The Walking Dead's tenth season got interrupted by the current pandemic and so viewers had to wait quite a few months to get the season finale. The season ran for sixteen episodes with the story set-up ready to head into the eleventh and final season. Due to the break however, an additional six episodes were made, making up episodes seventeen to twenty two of the season. These episodes take on an anthology format, each one dealing with a different self contained storyline and featuring different characters. None of these episodes really add anything to the main story of The Walking Dead and so could be argued not to be essential viewing. There is certainly some chaff among the wheat, but this also features an episode idea that I have long hoped for. There will be unavoidable spoilers for earlier in season ten as a warning.
It begins with Home Sweet Home and centres around the recently returned Maggie (Lauren Cohan). This was needed as her reappearance in the episode previous hadn't left her much screen time to say much of anything. In this episode Maggie, along with some others head back to her base camp where her people are located. This wasn't a bad episode, though had the annoying habit that the show constantly does of introducing characters who are so obviously expendable they may as well be wearing red shirts, and then killing them all off by the episodes end. Still, there was a nice scene of Daryl (Norman Reedus) and Carol (Melissa McBride) caught in a gun battle with someone.
Next is Find Me that has Daryl and Carol as the protagonists. This constantly shifts back from present day to the time when Daryl had left the community, to show what he had been up to during that time. It all revolves around a hut out in the woods that has a lot of meaning for Daryl. With Carol and Daryl getting a spin-off show I thought that maybe this is setting the seeds for what that show could be about.
One More follows and was the darkest of the six episodes. It featured Gabriel (Seth Gilliam) and Aaron (Ross Marquand) in the lead roles. I think these anthology episodes are at their best when they feature characters who wouldn't normally get so much screen time. The two are out on a mission to try and find supplies for their community, but get caught up with a psycho who starts a load of mind games on them. Had a great guest appearance by Robert Patrick (The Faculty, Terminator 2: Judgement Day).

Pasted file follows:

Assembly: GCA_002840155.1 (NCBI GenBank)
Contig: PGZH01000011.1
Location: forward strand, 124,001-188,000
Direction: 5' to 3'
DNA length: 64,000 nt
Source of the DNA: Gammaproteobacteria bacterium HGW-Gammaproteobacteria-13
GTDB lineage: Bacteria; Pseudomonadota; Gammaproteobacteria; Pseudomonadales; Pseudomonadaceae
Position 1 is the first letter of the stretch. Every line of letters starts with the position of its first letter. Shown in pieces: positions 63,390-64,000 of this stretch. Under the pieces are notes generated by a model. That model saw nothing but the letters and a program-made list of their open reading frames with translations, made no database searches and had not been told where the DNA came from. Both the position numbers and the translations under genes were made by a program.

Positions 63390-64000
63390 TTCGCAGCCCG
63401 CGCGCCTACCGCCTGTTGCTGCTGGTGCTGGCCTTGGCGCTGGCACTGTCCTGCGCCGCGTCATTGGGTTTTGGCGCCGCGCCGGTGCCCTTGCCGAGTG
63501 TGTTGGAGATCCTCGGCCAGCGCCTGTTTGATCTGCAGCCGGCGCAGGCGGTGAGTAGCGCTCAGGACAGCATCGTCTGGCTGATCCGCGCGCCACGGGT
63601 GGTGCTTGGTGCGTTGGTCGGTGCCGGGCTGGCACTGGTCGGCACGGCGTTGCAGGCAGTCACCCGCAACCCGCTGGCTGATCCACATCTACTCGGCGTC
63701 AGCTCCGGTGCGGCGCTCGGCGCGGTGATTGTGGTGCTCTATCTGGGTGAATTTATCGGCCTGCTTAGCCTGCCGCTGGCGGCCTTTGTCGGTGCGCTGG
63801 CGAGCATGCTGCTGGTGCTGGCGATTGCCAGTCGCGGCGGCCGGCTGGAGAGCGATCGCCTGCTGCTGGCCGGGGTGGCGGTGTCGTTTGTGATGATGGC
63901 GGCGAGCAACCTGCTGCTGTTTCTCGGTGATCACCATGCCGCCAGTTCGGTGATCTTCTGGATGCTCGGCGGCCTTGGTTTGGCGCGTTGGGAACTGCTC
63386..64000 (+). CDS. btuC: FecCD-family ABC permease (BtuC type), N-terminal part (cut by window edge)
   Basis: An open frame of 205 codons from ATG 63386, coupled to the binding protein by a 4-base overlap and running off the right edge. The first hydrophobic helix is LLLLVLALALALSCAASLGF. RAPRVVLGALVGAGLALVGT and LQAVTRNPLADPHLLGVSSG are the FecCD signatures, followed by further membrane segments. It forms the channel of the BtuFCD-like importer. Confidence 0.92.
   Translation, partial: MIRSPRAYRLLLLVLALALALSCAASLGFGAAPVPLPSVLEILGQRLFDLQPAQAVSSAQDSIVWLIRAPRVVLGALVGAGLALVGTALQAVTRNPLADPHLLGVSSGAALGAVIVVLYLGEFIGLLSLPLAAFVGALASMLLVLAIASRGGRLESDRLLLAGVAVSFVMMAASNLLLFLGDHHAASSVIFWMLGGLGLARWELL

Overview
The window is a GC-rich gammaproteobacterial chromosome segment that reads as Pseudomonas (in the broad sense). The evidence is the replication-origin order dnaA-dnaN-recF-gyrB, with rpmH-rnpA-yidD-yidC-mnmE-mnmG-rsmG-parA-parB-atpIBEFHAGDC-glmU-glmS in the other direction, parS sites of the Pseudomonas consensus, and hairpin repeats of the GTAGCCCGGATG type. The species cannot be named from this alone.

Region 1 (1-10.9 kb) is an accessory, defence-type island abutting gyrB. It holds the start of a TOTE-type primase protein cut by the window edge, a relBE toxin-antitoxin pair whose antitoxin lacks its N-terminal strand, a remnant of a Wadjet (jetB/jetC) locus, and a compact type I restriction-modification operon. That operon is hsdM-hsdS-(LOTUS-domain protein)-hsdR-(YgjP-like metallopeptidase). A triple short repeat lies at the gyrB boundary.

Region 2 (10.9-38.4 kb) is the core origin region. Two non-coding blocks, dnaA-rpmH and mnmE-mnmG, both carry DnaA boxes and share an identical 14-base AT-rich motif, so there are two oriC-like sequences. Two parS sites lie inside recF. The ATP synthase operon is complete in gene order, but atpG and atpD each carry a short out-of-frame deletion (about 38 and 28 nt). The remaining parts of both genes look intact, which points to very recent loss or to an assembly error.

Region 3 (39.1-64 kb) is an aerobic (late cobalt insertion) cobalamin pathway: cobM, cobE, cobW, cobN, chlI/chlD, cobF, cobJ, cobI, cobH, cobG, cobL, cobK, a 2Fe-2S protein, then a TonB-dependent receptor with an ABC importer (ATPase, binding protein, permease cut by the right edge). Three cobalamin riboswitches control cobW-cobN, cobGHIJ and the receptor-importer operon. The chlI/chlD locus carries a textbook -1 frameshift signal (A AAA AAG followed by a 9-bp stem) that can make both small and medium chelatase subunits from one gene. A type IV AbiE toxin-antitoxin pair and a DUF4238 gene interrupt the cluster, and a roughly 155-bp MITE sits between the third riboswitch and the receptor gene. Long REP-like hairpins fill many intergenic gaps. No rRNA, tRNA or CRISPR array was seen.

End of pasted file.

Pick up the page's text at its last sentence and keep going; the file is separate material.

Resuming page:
Past the halfway mark is Splinter, an episode that takes place directly after the cliffhanger ending of the season proper and centres on new character Princess (Paola Lázaro) as she tries to come to terms with her imprisonment. This kookie character getting some development was a cool idea, and shows she is maybe even more crazy than her zany personality would suggest. This was my second favourite of these epilogues, and it was kind of cool how it didn't really reveal much despite taking place after the cliffhanger of the season 'finale'.
Sadly what comes next is maybe the worst The Walking Dead episode ever made. Diverged once again features Daryl and Carol in the leading roles, and is a light hearted episode in which pretty much nothing at all happens. On the one hand it was a novel idea to have zero stakes and to show characters just existing in the post apocalyptic world. On the other hand though this just wasn't interesting to watch, Carol was far more irritating more than endearing. At least the parts with Daryl in zombie infested woodland trying to scavenge parts to fix his bike were entertaining, far more than Carol trying to catch a damn rat in her pantry!
After Diverged it took a while to convince my friend to finish watching these extra episodes with me. When we finally sat down to watch Here's Negan it was worth the wait. I have always wanted a Negan origin story and this one doesn't disappoint. In the present Carol has asked Negan to leave the community and go live in the shack from Find Me. As he sits there he ruminates on his dark past. We find a Negan (Jeffrey Dean Morgan) not long into the apocalypse increasingly desperate to find supplies for him and his cancer afflicted wife. He has a Joker style The Killing Joke experience of one bad day that transforms him from a remorseful loving husband into the monster he became. The insinuation being that Negan was always this monster deep down, but the rules of society and the love of his wife were what always held him back. Negan has increasingly became one of the best characters in the show, it was hard not to root for him during this fantastic episode. It will be interesting to see how his relationship with Maggie (who certainly wants him dead) will unfold.
As always I love the anthology format. I feel some of these were a missed trick though, did we really need two Daryl/Carol centric episodes? Especially when Diverged was such a waste of time. If I had been reviewing this epilogue on the strength of that one episode this would likely have gotten a 4/10. However, the rest of the episodes are a lot better, especially Splinter and the brilliant Here's Negan.